But in the summer of 1976 the fiscal squeeze moved from reining in future planned increases in public spending to plans for deeper spending cuts in FY 1977/78 along with a further revenue squeeze. As already mentioned, the currency had fallen precipitously on the international money markets since early March. It continued to slide after Callaghan's election, despite the government's reiteration of its policy to stabilize public expenditure as the recession ended. In June it hit what was then a record low against the US dollar, dropping from $2.40 in early 1975 to under $1.60 at one point, and it went on falling until October. Accordingly, in mid-1976 the government faced the options of letting the pound going into free fall, imposing severe import restrictions despite the UK's entry to the EEC, or going for a bailout deal with economic allies to prop up the currency while a further fiscal squeeze was applied to meet the conditions for a bigger IMF bailout loan later in the year.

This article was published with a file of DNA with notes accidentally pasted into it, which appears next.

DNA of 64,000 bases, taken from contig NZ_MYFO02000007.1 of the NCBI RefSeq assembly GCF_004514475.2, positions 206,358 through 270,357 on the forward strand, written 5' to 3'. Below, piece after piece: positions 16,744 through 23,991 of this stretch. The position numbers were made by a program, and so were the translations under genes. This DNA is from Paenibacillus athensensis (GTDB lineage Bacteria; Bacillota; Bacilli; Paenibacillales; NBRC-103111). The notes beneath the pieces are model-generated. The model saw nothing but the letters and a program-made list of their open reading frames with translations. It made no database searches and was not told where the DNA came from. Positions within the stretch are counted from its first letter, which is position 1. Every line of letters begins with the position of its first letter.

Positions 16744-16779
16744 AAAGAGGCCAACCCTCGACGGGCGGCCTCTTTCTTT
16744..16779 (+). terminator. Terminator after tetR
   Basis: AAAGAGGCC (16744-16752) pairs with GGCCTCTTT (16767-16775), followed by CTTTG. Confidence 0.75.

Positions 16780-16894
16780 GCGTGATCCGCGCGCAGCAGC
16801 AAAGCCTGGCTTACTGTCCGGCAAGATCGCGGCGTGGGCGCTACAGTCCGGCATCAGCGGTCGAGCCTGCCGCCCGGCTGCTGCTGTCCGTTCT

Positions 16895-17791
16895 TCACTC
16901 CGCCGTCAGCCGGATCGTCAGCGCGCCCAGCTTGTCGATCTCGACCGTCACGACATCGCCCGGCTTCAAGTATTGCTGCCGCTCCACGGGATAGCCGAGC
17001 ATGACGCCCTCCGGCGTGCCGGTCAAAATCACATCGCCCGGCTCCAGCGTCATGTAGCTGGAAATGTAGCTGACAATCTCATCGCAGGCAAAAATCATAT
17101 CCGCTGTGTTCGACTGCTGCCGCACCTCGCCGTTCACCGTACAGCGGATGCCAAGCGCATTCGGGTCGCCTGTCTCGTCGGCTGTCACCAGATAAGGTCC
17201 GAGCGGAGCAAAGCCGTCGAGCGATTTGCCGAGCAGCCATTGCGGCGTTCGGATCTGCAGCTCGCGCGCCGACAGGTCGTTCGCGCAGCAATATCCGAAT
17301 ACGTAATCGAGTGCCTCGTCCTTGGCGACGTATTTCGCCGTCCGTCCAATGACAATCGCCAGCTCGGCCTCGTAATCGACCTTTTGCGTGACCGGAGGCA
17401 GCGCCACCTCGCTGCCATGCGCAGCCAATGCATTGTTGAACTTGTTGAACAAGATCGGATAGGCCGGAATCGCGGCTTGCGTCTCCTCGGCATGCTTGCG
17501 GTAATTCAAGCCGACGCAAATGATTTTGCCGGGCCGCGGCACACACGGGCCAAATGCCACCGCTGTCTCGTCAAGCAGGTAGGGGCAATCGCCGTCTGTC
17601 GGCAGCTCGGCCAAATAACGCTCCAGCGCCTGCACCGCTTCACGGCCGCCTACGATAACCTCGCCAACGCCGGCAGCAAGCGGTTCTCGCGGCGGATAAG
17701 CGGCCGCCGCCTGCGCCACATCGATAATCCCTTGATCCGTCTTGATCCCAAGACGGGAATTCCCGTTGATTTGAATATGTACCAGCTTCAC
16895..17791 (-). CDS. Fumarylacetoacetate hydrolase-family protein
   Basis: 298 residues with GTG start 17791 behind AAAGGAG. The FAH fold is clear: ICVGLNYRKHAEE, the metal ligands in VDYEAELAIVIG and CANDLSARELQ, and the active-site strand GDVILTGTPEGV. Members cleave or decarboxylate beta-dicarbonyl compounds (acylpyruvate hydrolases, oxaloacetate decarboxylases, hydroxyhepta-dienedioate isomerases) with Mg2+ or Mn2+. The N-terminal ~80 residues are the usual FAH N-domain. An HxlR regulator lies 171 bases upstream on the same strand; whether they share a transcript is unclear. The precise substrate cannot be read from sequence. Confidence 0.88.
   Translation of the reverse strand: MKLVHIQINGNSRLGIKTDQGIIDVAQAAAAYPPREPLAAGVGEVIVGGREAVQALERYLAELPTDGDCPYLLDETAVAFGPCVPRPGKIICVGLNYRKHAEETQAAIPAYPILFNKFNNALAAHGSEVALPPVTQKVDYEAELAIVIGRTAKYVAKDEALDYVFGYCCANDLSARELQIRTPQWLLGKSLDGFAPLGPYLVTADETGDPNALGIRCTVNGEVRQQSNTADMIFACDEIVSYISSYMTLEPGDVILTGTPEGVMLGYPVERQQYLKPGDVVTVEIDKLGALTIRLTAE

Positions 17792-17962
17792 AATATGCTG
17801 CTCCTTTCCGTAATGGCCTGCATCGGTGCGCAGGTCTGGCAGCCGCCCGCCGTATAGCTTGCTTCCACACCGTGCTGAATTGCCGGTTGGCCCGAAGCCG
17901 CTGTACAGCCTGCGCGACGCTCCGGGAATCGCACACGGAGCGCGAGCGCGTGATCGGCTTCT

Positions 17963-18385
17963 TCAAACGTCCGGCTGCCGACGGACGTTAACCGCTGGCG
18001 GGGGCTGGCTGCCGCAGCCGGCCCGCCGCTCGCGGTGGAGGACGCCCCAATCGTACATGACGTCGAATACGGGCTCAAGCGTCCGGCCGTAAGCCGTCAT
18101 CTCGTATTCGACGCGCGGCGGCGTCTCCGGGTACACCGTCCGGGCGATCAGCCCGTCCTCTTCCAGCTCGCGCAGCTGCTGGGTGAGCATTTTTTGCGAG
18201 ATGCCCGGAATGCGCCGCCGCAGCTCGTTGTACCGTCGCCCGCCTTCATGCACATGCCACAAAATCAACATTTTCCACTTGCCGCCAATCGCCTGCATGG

The battle between right and left in the Labour Party turned on the choice between the second and third option, with Callaghan and Healey opting firmly for the third, while the Labour left (led by Tony Benn and Peter Shore) and the Trades Union Congress argued for the second. Despite the ideological differences between the UK Labour Government and Gerald Ford's Republican Administration then in office in the United States, the US Treasury Secretary agreed in June to part-fund a short-term stand-by loan of $5.3bn to support the pound. But this bailout was only a temporary stopgap: the money had to be repaid by December and by September the UK government had drawn so heavily on this loan that it could only repay it by borrowing from another source, namely the IMF.